1. What are some of the best qualities of the Washington, D.C., dining scene? Over the last several years, D.C.’s restaurant scene has started growing at an explosive rate. New eateries are popping up every day and everywhere. Despite the fierce competition, the dining community remains tightknit, supportive, and highly collaborative. That goes for the food writers in town as well.

2. Any restaurants at which you’re something of a regular? It’s hard to become a regular when you’re always trying new restaurants and eating out on assignment. However, I have become a common sight at G by Mike Isabella, La Mano Coffee Bar, and Republic.

3. If I come to D.C., where must I dine? Rose’s Luxury, Rasika, Little Serow, Toki Underground, and Blue Duck Tavern. A sandwich at Woodward Takeout Food or Stachowski’s is highly recommended. If you’re willing to drive, The Inn at Little Washington, Bryan Voltaggio’s VOLT, and The Restaurant at Patowmack Farm are all worth the trip.

4. Last best restaurant you dined at? The Restaurant at Patowmack Farm. Tarver King is equal parts chef and artist, so his food is as beautiful and creatively constructed as it is delicious.

 5. Restaurants you’d most like to try but have yet to — anywhere? In reality, this wishful list is hundreds of restaurants long. However, here are some highlights: The French Laundry, Alex Atala’s D.O.M. in Sao Paolo, Sushi Mizutani in Tokyo, L’Arpège in Paris, Momofuku Ko in NYC, and Le Pigeon in Portland, Oregon.

6. Favorite city for dining outside your own? New York City. Also, Clinton, New York, because that’s where my mother lives and I have the softest spot in my heart for her cooking.

7. Destination dining cities you’d love to visit? Tokyo, Casablanca, and Sao Paulo, Brazil.

8. What’s your overall favorite type of cuisine? This is the Sophie’s Choice of questions for a food writer! I can’t possibly pick a single cuisine.

9.  Small shared plates, tasting menu, or app/entrée dessert? I love to simply let the server know my preferences and let the chef go to town.

10. Dish you can’t resist ordering when you see it on a menu? Sticky toffee pudding.

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September Restaurant Weeks: Where to Save on Dining During the Last Days of Summer

omaha rw September Restaurant Weeks: Where to Save on Dining During the Last Days of SummerWe’re sad that summer is waning, but don’t despair — there are still many ways to save on dining out in cities across the U.S.

* Arizona Restaurant Week aims to please with $30-$44 three-course dinners, September 19-28. Book now.

* Brandywine Valley Restaurant Week is serving two-course $15 lunches and three-course $35 dinners, September 8-12. Book now.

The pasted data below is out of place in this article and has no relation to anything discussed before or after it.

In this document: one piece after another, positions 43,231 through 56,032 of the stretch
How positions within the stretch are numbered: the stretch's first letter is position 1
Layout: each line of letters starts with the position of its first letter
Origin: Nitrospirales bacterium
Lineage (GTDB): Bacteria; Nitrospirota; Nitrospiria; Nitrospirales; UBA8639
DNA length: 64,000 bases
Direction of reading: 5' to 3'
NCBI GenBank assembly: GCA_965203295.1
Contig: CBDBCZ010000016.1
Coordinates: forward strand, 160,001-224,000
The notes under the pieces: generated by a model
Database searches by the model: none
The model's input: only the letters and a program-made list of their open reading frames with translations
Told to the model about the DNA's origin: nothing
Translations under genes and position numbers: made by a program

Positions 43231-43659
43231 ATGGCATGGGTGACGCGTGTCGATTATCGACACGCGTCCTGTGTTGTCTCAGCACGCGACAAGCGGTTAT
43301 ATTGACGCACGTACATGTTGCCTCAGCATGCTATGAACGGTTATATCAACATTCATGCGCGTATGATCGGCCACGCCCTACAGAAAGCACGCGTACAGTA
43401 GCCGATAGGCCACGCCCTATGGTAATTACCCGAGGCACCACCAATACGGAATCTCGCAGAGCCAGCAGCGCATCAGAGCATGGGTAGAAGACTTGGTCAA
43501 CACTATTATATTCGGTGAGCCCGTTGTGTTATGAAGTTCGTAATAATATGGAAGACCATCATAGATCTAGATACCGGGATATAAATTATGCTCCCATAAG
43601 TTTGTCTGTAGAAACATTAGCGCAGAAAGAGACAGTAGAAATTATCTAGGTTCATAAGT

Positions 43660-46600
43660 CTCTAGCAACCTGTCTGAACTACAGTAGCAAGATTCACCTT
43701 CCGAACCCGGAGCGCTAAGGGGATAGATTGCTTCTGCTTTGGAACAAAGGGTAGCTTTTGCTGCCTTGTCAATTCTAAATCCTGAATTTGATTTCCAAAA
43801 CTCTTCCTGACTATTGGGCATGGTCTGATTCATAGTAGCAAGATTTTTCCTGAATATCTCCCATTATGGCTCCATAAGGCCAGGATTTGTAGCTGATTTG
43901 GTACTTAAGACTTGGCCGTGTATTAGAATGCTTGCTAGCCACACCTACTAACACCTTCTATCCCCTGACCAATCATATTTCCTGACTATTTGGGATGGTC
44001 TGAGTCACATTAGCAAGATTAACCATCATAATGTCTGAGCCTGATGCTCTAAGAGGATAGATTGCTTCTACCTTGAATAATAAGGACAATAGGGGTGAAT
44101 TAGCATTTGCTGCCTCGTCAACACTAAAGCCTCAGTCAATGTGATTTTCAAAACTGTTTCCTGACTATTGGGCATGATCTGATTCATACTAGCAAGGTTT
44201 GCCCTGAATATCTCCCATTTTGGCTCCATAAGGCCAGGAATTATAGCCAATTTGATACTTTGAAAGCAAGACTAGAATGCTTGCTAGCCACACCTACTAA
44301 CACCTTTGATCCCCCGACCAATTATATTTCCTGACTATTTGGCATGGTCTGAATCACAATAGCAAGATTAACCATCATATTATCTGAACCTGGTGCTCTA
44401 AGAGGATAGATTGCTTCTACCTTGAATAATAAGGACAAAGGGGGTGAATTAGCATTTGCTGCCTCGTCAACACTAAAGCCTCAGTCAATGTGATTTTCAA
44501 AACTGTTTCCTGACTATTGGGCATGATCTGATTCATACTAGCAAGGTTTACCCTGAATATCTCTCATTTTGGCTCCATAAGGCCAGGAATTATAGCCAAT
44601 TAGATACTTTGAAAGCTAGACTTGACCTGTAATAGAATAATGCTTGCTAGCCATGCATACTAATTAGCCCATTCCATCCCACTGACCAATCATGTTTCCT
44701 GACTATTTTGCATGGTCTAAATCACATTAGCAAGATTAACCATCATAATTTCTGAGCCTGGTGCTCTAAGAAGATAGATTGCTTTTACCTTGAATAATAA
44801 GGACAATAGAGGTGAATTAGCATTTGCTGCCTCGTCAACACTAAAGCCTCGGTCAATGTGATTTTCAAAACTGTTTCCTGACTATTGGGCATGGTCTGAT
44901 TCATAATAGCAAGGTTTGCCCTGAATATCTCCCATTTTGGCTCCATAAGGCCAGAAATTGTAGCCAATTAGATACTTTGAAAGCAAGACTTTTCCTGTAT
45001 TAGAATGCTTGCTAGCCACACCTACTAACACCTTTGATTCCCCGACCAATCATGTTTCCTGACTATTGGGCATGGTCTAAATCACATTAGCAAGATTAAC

* Center City District Restaurant Week in Philadelphia showcases $20 lunches and $35 dinners, September 7-19. Book now.

* Charleston Restaurant Week offers specially priced three-course dinners, September 3-14. Book now.

* Cobb County Restaurant Week in Atlanta features three-course $15, $25, and $35 lunches and dinners, September 13-20. Book now.

Flavor Palm Beach has arrived in Florida with $20 lunches and $30 and $35 dinners through September 30. Book now.

Main Line Restaurant Week in Philadelphia has multi-course $10-$20 lunches and $30-$50 dinners, September 22-28. Book now.

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New York Restaurants: Sign up Today to Support ‘Dine Out for Heroes’ on November 5th

Dine Out for Heroes New York Restaurants: Sign up Today to Support Dine Out for Heroes on November 5thNew York City restaurants are invited to stand with legendary restaurateurs Daniel Boulud, Andrew Carmellini, Jeffrey Lefcourt, Drew Nieporent, Simon Oren, Eric Ripert, and Jeff Zalaznick as they join forces to partner with the Bob Woodruff Foundation (BWF) to launch the first annual Dine Out for Heroes, a one-day-only event on Wednesday, Nov. 5, 2014. Each participating restaurant will donate $1 per cover served to the BWF to help in the organization’s efforts to tackle the serious issues of long-term rehabilitation, care, and support of our injured veterans.

It is anticipated that hundreds of New York–area restaurants will join the Dine Out for Heroes initiative. By pledging to donate $1 per cover, participating restaurants will be part of an industry-wide movement to support the injured and their families as they integrate back into society. In addition, participating restaurants will encourage diners to donate to the BWF by visiting the organization’s website — at bobwoodrufffoundation.org.